How to Avoid Overindulging at the Audit Buffet
By Jennifer Louis, CPA
Generally accepted auditing standards require a direct linkage of assessed risks of material misstatement to the detailed audit plan. A thoughtful approach to this task can lead to more effective and efficient audits, and without one, over-auditing or under-auditing may result.
Imagine that you are at an all-you-can-eat buffet. As you work your way down the line, you add one serving of everything on your plate – regardless of what your nutritional needs are or how hungry you may be. What would your plate look like when you are done? It would be a mess. Everything you would need to sustain yourself would be in there somewhere, but your applesauce would be mixed in with your chocolate pudding, and peas would be falling off the side of the plate. Gross, right?
Similarly, many auditors treat their audit methodology programs, templates and practice aids like that. These auditors think that by filling in every blank and performing every audit program step made available, they are doing a quality audit. However, in actuality, a big picture audit issue may be missed, or more work may be performed than necessary.
Carrying forward the audit buffet analogy, how could the detailed audit plan look under various audit risk scenarios?
- If risk of material misstatement is “super low” – your plate could be covered with just a few handfuls of iceberg lettuce. Not a lot of nutritional value is necessary to curb your hunger, so preliminary and final analytic review may be sufficient and appropriate without a separate audit program.
- If risk of material misstatement is “low” – you might add a supporting schedule for a significant account balance, tie it to the general ledger, compare the balance to last year and ask some key questions of management. It is like getting your four basic food groups on the plate.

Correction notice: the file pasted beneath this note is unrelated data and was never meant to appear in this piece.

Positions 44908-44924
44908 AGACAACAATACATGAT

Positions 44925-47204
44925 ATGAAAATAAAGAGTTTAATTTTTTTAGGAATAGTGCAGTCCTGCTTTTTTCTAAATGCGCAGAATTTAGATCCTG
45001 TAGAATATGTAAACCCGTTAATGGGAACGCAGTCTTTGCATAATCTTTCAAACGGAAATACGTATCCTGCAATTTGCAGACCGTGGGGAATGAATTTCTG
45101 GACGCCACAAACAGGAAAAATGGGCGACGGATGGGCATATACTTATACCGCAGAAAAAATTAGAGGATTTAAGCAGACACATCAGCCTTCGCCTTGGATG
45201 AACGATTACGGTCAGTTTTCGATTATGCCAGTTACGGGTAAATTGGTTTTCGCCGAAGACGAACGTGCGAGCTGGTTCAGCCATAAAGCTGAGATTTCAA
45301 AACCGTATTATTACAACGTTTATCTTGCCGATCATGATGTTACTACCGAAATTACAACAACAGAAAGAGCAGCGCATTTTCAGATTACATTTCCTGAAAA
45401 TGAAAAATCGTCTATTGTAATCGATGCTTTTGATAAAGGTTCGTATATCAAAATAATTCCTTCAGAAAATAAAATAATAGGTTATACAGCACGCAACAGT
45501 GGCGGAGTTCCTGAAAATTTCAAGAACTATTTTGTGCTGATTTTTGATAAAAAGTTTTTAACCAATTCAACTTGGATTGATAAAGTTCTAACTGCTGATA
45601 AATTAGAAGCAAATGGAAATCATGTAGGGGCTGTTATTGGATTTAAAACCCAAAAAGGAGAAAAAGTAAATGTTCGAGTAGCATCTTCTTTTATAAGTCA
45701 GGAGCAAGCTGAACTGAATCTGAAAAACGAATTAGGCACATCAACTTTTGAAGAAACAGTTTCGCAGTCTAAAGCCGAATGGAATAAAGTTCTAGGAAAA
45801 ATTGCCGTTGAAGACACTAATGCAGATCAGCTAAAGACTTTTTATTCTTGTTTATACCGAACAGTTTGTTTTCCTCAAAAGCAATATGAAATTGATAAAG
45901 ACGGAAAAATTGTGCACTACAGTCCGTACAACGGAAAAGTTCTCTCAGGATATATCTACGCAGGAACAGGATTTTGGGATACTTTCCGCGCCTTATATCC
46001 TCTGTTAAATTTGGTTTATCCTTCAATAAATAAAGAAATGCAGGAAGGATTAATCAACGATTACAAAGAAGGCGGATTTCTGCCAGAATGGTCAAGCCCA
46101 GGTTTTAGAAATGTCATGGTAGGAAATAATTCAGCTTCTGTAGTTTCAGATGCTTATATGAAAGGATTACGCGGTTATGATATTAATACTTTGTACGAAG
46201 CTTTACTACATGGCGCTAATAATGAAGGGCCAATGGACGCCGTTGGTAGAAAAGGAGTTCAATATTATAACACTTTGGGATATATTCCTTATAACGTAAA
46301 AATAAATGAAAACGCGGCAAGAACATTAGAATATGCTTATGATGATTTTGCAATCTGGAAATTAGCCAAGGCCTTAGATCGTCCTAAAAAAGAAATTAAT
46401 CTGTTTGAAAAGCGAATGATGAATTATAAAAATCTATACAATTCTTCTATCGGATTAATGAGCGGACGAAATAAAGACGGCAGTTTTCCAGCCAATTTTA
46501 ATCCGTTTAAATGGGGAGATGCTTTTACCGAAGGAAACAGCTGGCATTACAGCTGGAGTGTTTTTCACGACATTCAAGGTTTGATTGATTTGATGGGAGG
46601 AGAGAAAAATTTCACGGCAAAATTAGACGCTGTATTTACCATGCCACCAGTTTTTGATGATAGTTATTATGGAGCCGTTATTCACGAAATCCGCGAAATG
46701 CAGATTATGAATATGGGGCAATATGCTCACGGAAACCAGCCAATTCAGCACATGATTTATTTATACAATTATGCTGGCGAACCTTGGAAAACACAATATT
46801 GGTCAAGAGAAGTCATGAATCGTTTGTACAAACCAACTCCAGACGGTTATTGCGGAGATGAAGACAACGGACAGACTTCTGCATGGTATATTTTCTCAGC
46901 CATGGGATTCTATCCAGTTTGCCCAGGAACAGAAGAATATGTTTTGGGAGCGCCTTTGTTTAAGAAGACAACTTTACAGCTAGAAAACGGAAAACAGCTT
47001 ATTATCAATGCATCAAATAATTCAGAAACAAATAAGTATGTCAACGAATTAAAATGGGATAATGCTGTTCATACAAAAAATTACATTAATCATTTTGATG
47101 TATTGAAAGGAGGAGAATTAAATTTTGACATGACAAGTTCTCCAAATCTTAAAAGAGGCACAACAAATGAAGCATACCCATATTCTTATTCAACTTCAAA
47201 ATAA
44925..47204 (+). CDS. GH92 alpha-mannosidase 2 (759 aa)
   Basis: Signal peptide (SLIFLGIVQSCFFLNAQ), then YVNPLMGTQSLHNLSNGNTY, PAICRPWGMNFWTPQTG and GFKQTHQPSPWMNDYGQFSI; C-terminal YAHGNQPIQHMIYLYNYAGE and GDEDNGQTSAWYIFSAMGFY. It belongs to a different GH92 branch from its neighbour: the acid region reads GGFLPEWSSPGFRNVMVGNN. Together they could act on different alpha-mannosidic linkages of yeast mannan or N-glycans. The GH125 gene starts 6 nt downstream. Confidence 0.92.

- If risk of material misstatement is “moderate” – you might do all of the above, but also strengthen the analytical procedures to be a reasonable test based on nonfinancial data. The auditor may also apply judgment to examine specific transactions that are deemed quantitatively or qualitatively significant. It is like adding a sauce on your grilled chicken to add another flavor dimension.
- If risk of material misstatement is “high” – you might do all of the above, but use coverage or sampling to determine your extent of testing. You also may perform more disaggregated analytics, such as by month or product line. It is like purposefully adding beans instead of steak to your plate because you are a vegetarian. There is a specific identified risk that you have to address in your detailed audit plan.
- If risk of material misstatement is “super high” – you might need to get your most persuasive audit evidence in detail testing, such as through external confirmation. This is like carb-loading before a marathon because you know you won’t finish the race without the extra energy boost. You have a specific identified risk requiring special audit consideration.
Auditors should ensure that they purposefully fill their plate to match their needs, which should be linked to the assessed risks of material misstatement.